Alaska Ungulates: Mountain Goats

lonely caribou in Alakan Nature
Ungulates are mammals with hooves, or horny coverings over the lower part of their feet or toes. Ungulates are classified or split into two groups, those with horns and those with antlers. Alaska ungulates include the moose, caribou, elk, Sitka deer, bison, mountain goats, and dall sheep.
Mountain goats are found in the rough and rocky mountain regions of Alaska, throughout the Southeast and along the Coastal Mountains of the Cook Inlet. Populations are generally confined in the areas of the Chugach and Wrangell Mountains. Mountain goats have been transplanted to the islands of Baranof and Kodiak, where they have maintained a steady population. The mountain goat is the only representation in North America of the goat-like ungulates. They constantly migrate to different areas from the alpine ridges in the summer, and to the tree-line in the winter.

Mountain goats occupy remote habitat in North America and were not described in the scientific literature until 1816. They are one of the least-studied large mammals in North America. They are sometimes confused with Dall sheep, but sheep are not found in Southeast Alaska and prefer drier country.

The mountain goat (Oreamnos americanus) is the single North American representative of a unique group of mountain ungulates called the Rupicaprinae, or “rock goats.” They are characterized by having relatively short horns and a fondness for living in rugged terrain. Mountain goats are one of two species of all-white, hoofed, large mammals found in Alaska.

Mountain goats are easily distinguishable from Dall sheep by their black horns. These creatures are well adapted for extreme winter conditions and have a long, shaggy winter coat. A crest of long, erect hair up to eight or more inches in length runs along the spine, on the rump, and over the shoulders and neck. Long hairs on the legs give the appearance that the goat is wearing pantaloons. Mountain goats begin shedding their winter coat in June, with adult males and sub-adults shedding-out before females. By July, their soft, sleek summer coat is grown in. When the first winter snows dust the high country in mid-October, mountain goats have fully grown their winter coats again.

The appearance of both sexes is much alike except that males are about 40% larger than females and have differently shaped horns. Adult female goats weigh about 180 pounds, with males weighing 260 to 350 pounds. The horns of an average adult female are equal in length to those of an average adult male but are more slender and bend back more sharply at the tip. Mountain goat hooves are specially designed for climbing in steep, rock, and slippery terrain. A close-up look reveals a hard keratinous sheath and a soft embedded pad that enable goats to gain purchase on the smallest of granite cracks while simultaneously gripping maximum surface area.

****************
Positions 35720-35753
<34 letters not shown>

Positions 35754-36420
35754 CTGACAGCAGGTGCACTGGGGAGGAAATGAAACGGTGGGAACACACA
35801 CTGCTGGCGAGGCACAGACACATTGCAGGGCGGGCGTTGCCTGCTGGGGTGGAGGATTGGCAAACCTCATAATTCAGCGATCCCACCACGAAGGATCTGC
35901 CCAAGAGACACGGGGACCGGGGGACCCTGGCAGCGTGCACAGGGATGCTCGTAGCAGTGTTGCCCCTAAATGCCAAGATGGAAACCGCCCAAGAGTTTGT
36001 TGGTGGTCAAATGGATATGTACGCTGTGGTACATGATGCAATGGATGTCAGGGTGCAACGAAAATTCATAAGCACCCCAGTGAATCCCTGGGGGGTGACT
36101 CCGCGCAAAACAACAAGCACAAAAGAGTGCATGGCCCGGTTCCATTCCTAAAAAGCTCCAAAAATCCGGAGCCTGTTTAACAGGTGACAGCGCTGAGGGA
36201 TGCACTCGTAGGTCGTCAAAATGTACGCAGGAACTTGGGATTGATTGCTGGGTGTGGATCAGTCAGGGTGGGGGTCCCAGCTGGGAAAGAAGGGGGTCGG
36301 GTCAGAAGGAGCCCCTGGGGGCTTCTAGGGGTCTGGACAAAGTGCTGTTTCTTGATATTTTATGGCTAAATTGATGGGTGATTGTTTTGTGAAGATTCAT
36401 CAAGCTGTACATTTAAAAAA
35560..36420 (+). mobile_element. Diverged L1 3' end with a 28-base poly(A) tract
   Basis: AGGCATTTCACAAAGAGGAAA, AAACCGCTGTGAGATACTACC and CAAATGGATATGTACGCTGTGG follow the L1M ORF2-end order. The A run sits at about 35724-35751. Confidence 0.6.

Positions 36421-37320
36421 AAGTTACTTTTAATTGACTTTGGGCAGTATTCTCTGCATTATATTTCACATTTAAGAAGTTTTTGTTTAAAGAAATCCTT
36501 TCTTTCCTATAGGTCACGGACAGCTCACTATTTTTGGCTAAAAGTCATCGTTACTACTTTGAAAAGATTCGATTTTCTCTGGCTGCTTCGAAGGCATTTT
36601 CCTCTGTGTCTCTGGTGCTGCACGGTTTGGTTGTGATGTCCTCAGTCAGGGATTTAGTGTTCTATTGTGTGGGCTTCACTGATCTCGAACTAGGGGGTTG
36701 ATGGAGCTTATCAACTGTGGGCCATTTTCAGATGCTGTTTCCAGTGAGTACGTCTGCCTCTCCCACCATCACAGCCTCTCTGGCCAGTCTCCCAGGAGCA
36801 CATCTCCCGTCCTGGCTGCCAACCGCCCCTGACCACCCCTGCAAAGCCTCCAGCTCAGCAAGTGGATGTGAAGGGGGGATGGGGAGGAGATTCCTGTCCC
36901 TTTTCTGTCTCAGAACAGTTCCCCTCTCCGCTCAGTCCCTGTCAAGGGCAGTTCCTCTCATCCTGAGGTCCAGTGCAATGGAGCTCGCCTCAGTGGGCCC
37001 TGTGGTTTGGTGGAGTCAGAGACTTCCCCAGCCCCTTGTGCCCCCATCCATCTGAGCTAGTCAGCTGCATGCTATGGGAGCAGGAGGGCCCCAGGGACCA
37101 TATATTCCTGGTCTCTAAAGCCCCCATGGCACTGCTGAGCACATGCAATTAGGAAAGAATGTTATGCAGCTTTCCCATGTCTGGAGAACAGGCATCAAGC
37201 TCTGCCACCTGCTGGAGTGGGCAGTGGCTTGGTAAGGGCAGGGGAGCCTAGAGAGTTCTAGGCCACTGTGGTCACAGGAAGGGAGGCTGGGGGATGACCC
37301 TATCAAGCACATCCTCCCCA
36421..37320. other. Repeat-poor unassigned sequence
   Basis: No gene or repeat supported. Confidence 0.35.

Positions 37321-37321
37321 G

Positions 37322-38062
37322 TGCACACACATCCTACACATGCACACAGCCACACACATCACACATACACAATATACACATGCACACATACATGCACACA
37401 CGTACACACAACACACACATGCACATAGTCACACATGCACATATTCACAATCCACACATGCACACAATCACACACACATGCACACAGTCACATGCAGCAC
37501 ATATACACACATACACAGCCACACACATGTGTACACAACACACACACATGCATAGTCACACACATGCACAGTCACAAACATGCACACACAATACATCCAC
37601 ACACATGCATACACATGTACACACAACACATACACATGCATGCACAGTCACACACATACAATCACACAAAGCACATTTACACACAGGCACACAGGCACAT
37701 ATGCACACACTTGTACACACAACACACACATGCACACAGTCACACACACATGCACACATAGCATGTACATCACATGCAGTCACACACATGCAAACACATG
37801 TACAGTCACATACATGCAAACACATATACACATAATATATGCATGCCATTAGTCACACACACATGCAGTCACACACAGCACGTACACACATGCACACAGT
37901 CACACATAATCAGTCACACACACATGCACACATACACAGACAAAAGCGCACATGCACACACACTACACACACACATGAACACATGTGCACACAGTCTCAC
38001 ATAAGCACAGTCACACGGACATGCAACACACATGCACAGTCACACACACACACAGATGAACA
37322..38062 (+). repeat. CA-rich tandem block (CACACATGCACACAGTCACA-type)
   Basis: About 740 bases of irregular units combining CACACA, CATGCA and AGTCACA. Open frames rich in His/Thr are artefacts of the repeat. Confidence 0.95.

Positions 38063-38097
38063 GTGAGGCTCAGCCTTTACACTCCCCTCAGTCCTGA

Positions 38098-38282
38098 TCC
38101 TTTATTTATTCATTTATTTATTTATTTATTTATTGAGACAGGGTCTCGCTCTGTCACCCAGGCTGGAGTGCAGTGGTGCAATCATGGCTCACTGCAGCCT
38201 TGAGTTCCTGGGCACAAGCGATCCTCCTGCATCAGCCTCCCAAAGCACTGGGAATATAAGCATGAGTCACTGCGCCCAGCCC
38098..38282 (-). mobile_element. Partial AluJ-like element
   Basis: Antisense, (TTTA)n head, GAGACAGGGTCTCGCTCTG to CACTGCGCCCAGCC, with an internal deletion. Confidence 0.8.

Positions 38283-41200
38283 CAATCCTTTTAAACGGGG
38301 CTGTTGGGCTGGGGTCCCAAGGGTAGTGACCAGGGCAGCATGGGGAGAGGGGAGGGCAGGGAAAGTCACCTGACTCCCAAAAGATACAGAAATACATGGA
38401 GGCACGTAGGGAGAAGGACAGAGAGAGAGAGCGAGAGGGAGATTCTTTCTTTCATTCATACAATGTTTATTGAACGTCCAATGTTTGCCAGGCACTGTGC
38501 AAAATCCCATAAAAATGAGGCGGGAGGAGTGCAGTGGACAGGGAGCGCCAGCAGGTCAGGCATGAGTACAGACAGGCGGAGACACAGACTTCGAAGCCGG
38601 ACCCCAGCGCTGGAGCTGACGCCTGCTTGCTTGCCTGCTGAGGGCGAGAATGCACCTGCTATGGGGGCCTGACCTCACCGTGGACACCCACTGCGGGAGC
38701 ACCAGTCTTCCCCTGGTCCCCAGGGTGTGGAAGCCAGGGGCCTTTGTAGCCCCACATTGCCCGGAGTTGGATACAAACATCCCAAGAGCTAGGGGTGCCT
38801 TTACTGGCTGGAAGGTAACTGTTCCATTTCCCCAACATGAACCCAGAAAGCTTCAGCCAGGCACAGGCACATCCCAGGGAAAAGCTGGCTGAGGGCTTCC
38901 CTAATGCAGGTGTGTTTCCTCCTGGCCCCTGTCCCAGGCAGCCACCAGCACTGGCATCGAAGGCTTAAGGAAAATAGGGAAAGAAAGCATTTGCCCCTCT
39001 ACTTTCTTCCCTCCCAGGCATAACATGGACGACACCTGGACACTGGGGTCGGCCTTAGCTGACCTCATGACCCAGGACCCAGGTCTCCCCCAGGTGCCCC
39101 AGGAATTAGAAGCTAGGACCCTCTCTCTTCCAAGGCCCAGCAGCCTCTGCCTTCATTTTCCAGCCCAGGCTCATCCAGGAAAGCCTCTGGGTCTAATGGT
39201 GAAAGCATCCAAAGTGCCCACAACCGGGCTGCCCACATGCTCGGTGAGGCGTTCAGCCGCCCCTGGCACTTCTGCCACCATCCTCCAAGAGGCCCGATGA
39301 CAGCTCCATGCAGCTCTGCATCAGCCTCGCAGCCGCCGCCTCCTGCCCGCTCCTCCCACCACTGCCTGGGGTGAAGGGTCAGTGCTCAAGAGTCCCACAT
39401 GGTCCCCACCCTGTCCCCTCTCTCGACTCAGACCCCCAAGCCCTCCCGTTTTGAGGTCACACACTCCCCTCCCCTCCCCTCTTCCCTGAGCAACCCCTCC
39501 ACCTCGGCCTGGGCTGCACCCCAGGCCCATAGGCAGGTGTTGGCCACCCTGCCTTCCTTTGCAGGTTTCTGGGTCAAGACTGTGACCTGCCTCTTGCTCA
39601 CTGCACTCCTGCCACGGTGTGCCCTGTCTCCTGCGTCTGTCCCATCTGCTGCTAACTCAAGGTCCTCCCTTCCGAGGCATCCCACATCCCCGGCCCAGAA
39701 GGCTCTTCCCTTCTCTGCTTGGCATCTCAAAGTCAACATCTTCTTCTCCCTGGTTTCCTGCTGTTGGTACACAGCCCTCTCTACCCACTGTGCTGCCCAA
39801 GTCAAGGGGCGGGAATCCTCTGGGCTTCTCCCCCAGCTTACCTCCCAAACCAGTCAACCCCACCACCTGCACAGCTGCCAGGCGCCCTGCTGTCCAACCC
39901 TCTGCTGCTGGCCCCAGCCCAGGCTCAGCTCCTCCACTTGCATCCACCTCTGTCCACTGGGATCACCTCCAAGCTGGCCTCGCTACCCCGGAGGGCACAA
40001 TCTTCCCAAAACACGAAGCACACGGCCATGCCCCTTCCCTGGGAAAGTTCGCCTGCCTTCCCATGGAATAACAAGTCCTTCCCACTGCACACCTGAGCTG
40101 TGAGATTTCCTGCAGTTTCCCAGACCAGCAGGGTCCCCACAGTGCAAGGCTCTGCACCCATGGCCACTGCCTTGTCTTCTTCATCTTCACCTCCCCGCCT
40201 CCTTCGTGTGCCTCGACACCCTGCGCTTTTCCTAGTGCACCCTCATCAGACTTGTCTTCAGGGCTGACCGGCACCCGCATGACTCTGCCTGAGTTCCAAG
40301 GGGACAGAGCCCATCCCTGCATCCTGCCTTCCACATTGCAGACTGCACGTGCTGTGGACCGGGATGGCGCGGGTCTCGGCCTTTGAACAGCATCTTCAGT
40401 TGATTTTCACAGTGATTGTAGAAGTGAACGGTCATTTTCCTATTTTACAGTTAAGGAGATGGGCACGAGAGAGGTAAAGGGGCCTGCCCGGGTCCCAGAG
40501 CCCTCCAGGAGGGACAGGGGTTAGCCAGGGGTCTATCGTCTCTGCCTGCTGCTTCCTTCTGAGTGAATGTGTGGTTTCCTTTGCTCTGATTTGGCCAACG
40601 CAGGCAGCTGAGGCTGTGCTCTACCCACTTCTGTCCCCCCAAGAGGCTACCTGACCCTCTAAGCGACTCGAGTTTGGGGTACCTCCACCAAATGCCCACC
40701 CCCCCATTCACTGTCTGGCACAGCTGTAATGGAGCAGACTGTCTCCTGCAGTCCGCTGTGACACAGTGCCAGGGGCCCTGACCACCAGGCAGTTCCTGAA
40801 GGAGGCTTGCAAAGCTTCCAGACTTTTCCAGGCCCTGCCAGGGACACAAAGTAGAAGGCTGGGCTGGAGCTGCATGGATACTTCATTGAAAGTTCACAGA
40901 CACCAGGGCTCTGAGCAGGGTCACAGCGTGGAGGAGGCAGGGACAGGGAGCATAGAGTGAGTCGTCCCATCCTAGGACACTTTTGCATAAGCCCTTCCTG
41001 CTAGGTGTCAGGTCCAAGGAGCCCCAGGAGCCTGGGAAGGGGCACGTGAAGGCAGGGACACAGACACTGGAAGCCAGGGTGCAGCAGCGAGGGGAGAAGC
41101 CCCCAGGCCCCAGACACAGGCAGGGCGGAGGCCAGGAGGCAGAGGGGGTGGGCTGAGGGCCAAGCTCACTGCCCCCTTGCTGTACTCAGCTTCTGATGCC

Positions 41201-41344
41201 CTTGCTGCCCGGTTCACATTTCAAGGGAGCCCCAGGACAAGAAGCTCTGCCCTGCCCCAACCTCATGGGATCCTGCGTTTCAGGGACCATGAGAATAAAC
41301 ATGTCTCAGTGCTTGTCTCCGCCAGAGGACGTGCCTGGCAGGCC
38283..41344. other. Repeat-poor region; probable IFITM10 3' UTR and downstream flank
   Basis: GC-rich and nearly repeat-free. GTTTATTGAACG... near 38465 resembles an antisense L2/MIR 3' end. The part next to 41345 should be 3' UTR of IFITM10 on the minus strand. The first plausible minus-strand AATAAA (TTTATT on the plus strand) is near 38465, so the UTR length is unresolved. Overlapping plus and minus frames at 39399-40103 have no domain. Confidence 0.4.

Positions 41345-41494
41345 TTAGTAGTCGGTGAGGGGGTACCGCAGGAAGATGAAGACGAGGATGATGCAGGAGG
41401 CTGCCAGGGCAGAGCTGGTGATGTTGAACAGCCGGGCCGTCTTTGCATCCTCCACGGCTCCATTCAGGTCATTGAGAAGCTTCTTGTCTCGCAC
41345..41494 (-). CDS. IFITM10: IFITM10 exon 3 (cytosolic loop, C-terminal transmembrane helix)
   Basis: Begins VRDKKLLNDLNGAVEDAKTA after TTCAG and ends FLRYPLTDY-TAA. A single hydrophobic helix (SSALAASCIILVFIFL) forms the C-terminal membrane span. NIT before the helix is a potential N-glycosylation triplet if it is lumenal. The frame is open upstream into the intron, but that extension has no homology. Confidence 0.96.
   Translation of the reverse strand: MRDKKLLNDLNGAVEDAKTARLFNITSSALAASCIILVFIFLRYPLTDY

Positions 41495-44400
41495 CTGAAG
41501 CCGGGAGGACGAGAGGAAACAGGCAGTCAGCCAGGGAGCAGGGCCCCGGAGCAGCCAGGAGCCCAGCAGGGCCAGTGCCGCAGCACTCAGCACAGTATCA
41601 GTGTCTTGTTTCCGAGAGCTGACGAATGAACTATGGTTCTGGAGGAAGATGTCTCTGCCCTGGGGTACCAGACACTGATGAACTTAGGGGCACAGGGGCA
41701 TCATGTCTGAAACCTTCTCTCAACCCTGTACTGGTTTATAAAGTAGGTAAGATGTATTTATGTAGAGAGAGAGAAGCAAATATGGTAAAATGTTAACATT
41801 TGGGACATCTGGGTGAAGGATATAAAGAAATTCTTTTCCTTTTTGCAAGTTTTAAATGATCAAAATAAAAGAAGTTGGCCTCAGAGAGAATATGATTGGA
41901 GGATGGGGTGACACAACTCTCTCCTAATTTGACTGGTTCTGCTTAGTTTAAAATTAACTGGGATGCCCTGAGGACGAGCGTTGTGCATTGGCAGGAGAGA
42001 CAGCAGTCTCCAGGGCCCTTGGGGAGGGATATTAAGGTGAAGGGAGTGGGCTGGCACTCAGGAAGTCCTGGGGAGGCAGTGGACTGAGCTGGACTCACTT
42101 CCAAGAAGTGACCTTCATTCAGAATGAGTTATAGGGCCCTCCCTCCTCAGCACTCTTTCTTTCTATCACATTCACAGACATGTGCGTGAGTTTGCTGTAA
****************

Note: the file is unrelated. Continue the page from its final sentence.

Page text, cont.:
Mountain goats are both grazing and browsing animals depending on the particular habitat and season of the year. They normally summer in high alpine meadows where they graze on grasses, herbs, and low-growing shrubs. As winter advances, feeding habits generally shift to browsing. Blueberry, hemlock, and lichen can be important winter diet items, but feeding habits in winter center on availability.

The breeding season for mountain goats occurs between late October and early December. Billies (males) may travel considerable distances in search of receptive females (nannies). Mountain goats have a polygynous mating systems, meaning that males will breed with multiple females but not vice versa. Typically, prime-aged males (5-10 years old) do most of the breeding, with some battling among males causing occasional puncture wounds. Adult males usually separate themselves from the larger group except for during the rut. They may form small bachelor groups, especially in summer. Females, on the other hand, tend to stay in groups along with kids and immature animals. This behavior is particularly evident during mid-summer when large nursery bands form.

Usually a single kid is born in mid-late May after a gestation period of approximately 180 days. Twinning occurs rarely but is more frequent following mild winters on good range. Nannies seek out rugged, isolated sites prior to giving birth but soon join other nannies with newborn kids to form nursery groups. Kids remain with their mothers until the next breeding season and often for some years beyond. Interestingly, mountain goats will not give birth until they are 4 years of age; this is quite old compared to female moose, black-tailed deer, and caribou. Mountain goats may live up to 18 years, but most live less than 12.

Helicopter activities  have increased raising concerns about mountain goat responses to helicopter activity. Proposed mines and hydroelectric developments could also make habitat more accessible or adversely affect goat habitat directly.


goats on a mountain top in alaska

alaskan mountain goats

Alaska Mammals:

With 112 mammal species, Alaska ranks 12th of the 50 U.S. states in mammalian diversity.

Learn more about Alaskan mammals

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Canines Bears Weasels
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